Models, Econometric

Publication Title: 
Community Dentistry and Oral Epidemiology

OBJECTIVE: Fluoride was first added to the Australian water supply in 1953, and by 2003, 69% of Australia's population was receiving the minimum recommended dose. Extending coverage of fluoridation to all remaining communities of at least 1000 people is a key strategy of Australia's National Oral Health Plan 2004-2013. We evaluate the cost-effectiveness of this strategy from an Australian health sector perspective. METHODS: Health gains from the prevention of caries in the Australian population are modelled over the average 15-year lifespan of a treatment plant.

Author(s): 
Cobiac, Linda J.
Vos, Theo
Publication Title: 
Health Economics

In Finland, municipal health care expenditure varies from FIM 3 800 per capita to FIM 7 800 per capita. The objective of this study was to estimate the impact of different economic, structural and demographic factors on the per capita costs of health services and care of the elderly. Using regression analysis we attempted to explain observed differences in expenditure by determining separately the effects of allocative and productive inefficiency and the effects of factors influencing the demand for services.

Author(s): 
H‰kkinen, U.
Luoma, K.
Publication Title: 
The Rand Journal of Economics

This article identifies the impact of managed-care reforms on the utilization of medical services within the military health-services system. The data come from a recent demonstration project that substituted an HMO and PPO for traditional FFS arrangements. Results from a semiparametric model indicate that the generosity of benefits in the HMO increased demand for ambulatory services. Unlike the private-sector experience with managed care, aggressive utilization review did not significantly curtail inpatient stays.

Author(s): 
Goldman, D. P.
Publication Title: 
Inquiry: A Journal of Medical Care Organization, Provision and Financing

This paper examines the effect of changing state policy, such as Medicaid eligibility, payment generosity, and HMO enrollment on provision of hospital uncompensated care. Using national data from the American Hospital Association for the period 1990 through 1995, we find that not-for-profit and public hospitals' uncompensated care levels respond positively to Medicaid payment generosity, although the magnitude of the effect is small. Not-for-profit hospitals respond negatively to Medicaid HMO penetration.

Author(s): 
Davidoff, A. J.
LoSasso, A. T.
Bazzoli, G. J.
Zuckerman, S.
Publication Title: 
Health Economics

This paper uses data from the 1987 National Medical Expenditure Survey to examine the nature of equilibrium in the market for employment-related health insurance. We examine coverage generosity, premiums, and insurance benefits net of expenditures on premiums, showing that despite a degree of market segmentation, there was a substantial amount of pooling of heterogeneous risks in 1987 among households with employment-related coverage. Our results are largely invariant to (i) firm size and (ii) whether or not employers offer a choice among plans.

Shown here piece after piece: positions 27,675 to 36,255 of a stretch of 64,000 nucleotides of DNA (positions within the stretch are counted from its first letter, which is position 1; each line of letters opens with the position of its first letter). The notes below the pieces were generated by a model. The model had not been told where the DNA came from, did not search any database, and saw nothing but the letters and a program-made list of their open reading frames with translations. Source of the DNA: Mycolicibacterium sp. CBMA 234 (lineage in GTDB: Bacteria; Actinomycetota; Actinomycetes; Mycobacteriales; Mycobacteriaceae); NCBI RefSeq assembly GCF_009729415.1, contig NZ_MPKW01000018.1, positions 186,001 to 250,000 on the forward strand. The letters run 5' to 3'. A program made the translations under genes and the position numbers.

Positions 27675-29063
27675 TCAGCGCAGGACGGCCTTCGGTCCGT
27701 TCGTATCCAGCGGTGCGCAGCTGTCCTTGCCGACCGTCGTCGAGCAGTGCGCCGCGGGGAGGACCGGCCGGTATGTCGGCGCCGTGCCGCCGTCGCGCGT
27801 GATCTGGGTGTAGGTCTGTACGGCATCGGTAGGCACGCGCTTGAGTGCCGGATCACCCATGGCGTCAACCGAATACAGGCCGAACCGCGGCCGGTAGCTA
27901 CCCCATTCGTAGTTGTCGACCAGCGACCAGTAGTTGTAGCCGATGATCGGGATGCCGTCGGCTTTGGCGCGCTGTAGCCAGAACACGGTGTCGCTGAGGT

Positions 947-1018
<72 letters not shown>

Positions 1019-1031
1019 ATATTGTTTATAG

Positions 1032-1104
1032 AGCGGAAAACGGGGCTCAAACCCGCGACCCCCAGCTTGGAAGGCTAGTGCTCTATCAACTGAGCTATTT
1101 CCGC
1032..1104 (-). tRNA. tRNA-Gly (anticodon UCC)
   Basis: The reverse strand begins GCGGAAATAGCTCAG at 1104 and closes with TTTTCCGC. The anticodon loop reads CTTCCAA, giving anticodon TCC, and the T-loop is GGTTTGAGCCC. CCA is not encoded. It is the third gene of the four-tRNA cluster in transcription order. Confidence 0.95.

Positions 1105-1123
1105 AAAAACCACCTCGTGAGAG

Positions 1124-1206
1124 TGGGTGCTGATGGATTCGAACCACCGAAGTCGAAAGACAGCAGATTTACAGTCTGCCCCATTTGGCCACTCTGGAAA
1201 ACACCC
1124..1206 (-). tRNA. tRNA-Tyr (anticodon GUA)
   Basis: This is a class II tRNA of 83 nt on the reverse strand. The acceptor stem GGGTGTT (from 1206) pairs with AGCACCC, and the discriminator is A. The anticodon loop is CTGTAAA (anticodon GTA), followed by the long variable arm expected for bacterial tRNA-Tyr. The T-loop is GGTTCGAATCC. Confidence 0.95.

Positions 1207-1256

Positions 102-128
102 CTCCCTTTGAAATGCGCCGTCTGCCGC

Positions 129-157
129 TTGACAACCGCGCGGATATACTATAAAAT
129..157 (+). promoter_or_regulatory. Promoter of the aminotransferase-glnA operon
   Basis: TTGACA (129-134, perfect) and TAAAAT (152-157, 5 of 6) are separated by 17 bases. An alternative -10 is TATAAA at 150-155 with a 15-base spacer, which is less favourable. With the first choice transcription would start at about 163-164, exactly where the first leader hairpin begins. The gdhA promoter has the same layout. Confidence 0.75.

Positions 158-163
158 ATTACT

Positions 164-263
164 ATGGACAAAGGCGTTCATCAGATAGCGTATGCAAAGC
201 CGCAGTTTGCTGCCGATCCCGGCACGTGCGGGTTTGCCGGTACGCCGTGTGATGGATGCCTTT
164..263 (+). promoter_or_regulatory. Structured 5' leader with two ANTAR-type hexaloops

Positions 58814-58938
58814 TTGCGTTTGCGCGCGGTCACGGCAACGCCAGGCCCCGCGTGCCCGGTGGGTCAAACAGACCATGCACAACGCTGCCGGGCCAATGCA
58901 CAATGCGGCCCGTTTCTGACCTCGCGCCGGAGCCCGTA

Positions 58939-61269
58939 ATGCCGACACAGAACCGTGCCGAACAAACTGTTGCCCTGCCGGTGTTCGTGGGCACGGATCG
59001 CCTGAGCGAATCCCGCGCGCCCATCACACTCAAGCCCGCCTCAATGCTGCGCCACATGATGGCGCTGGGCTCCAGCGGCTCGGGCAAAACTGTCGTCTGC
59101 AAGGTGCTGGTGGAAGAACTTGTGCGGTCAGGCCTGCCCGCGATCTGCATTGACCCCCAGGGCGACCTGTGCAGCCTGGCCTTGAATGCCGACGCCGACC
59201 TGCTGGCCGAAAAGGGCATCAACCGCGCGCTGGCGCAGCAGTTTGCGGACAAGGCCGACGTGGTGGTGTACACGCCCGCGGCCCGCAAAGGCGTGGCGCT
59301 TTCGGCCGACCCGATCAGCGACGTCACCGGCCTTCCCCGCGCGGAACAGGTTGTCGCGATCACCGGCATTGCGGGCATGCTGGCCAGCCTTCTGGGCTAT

Author(s): 
Monheit, A. C.
Selden, T. M.
Publication Title: 
Journal of Health Economics

Although most private health insurance in US is employment-based, little is known about how employers choose health plans for their employees. In this paper, I examine the relationship between employee preferences for health insurance and the health plans offered by employers. I find evidence that employee characteristics affect the generosity of the health plans offered by employers and the likelihood that employers offer a choice of plans.

Author(s): 
Bundorf, M. Kate
Publication Title: 
Inquiry: A Journal of Medical Care Organization, Provision and Financing

Concerns about attracting disproportionate numbers of employees with alcohol problems limit employers' willingness to offer health plans with generous alcohol treatment benefits. This paper analyzes two potential avenues of adverse selection, namely biased enrollment into plans and biased exit from plans offered by 57 employers between 1991 and 1997.

Author(s): 
Harris, Katherine M.
Sturm, Roland
Publication Title: 
International Journal of Health Care Finance and Economics

This study provides (a) new estimates of U.S. hospital profitability by payer group, controlling for hospital characteristics, and (b) evidence about the intensity of care for particular diseases associated with the generosity of the patient's payer and other payers at the same hospital. The conceptual framework is a variant of the well-known model of a local monopolist selling in a segmented market. Effects of two kinds of regulation are considered.

Author(s): 
Friedman, Bernard
Sood, Neeraj
Engstrom, Kelly
McKenzie, Diane
Publication Title: 
International Journal of Health Care Finance and Economics

This paper addresses two seeming paradoxes in the realm of employer-provided health insurance: First, businesses consistently claim that they bear the burden of the insurance they provide for employees, despite theory and empirical evidence indicating that workers bear the full incidence. Second, benefit generosity and the percentage of premiums paid by employers have decreased in recent decades, despite the preferential tax treatment of employer-paid benefits relative to wages-trends unexplained by the standard incidence model.

Author(s): 
Sommers, Benjamin D.
Publication Title: 
Journal of Health Economics

In recent years the cost of health insurance has been increasing much faster than wages. In the face of these rising costs, many employers will have to make difficult decisions about whether to cut back health benefits or to compensate workers with lower wages or lower wage growth.

Author(s): 
Royalty, Anne Beeson

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